People think of cyber security measures as a necessary evil. Worse, many CEOs of enterprises think that information security is not part of the digital transformation journey that they’re on.
And that, says Mark Hughes, CEO of BT Security, is surprising. Those first two sentences are from him too, quoting many of the senior executives he works with as the person who is not only responsible for all aspects of BT’s security – cyber and physical – but also runs the operation selling security services to others.
“So we’ve produced a practical guide to help CEOs. They think they’re immune to attacks. This leads to a state of denial. Either that or they’re overwhelmed by the issue.”
But then they are urged to do something about it. “Sadly, once they have done something, this leads to a false sense of security,” says Hughes, who’s had his current role for four years. Before that he spent eight years as group security director of BT Global Services.
So he knows the security business. And he knows the mistakes people make. Some executives just don’t think their companies will be targeted.
“Often there’s a knee-jerk reaction, and that leads to a haphazard approach driven by sheer fear. Executives need to take a step back. Unfortunately some organisations don’t have anyone responsible or accountable.”
So companies appoint a chief information security officer (CISO – which Hughes pronounces “see-so”). That’s not always perfect. “CISOs tend to regard themselves as separate from the organisation. You need to get the whole organisation fired up. You need to make sure the CISO is working with the rest of the organisation.”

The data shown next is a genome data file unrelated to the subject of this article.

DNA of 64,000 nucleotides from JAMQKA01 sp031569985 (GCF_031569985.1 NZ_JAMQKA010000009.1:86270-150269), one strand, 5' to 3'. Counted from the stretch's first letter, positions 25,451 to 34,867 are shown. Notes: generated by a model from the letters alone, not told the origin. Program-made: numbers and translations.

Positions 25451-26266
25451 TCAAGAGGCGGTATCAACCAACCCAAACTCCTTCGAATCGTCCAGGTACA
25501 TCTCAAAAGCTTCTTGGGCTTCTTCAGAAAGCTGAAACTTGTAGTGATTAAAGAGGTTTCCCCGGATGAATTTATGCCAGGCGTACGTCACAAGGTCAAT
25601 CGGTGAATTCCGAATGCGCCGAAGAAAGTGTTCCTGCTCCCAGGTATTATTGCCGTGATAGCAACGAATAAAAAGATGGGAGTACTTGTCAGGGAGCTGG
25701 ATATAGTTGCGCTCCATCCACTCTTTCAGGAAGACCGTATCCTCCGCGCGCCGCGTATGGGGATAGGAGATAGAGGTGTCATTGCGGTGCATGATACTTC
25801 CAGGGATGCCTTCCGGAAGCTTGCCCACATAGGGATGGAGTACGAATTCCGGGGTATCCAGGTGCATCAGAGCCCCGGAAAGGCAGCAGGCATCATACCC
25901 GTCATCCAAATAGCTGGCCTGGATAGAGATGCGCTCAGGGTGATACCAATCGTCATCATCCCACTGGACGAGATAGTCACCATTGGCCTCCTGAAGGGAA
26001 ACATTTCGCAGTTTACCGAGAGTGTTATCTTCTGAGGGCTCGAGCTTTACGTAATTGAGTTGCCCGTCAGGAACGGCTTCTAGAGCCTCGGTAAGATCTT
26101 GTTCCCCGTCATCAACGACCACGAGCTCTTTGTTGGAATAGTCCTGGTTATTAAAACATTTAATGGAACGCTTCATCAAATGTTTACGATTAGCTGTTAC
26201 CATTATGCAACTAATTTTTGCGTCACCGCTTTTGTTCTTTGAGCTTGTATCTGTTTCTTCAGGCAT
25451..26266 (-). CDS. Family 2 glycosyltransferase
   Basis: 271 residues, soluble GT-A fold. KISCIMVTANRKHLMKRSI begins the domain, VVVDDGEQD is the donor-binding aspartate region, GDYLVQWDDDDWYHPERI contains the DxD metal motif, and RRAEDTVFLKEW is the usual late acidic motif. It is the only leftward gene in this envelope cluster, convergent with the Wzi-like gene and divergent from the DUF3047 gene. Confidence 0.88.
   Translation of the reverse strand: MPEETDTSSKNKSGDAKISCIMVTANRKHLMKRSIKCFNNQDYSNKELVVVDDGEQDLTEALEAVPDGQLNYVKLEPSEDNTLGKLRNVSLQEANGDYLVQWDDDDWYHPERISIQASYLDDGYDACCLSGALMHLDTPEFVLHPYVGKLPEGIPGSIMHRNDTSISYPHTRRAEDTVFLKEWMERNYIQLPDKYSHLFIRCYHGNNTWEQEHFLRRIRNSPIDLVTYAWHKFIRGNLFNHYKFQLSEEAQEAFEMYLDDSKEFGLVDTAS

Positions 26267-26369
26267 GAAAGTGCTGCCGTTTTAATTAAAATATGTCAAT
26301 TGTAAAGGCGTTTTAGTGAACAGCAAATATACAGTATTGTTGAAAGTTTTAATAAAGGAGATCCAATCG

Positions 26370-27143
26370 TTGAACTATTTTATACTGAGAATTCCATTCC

David Ferbrache, technical director at the cyber security practice of KPMG, with which BT produced its report, chips in that the appointment of a CISO can give a false confidence. “It can be a very lonely post.” One of the challenges is that companies set up “a lot of processes and that gives a compliance mentality”.
As a result, “people slavishly follow the processes and you lose your agility”. He adds: “You can see organisations setting themselves up for a failure.”
Hughes emphasises that companies need to set up the right culture to protect security. “It’s a hard lesson, and it doesn’t happen overnight.” Attacks do, though. We’re in a world where ransomware and data breaches are pretty likely. Ferbrache says a better attitude is to ask: “What will really cause my business to fail?”
The issue is changing because of the advent of cloud services. Some companies no longer have their own IT systems: everything is in the cloud, and that means a very different model is needed for security.
“There can be some catastrophic risks,” says Hughes. “But sometimes a good response is not a technical response. You have to think how the CEO and the C-suite will respond.”
The BT/KPMG guide is designed to aid companies to come to terms with the threats and “make decisions about where they are”, he says. “The environment changes so rapidly – and an organisation changes what it’s doing.” The leadership team “needs to understand it’s not as fixed as it may be. In true leadership, the ability of the organisation to be flexible is key.”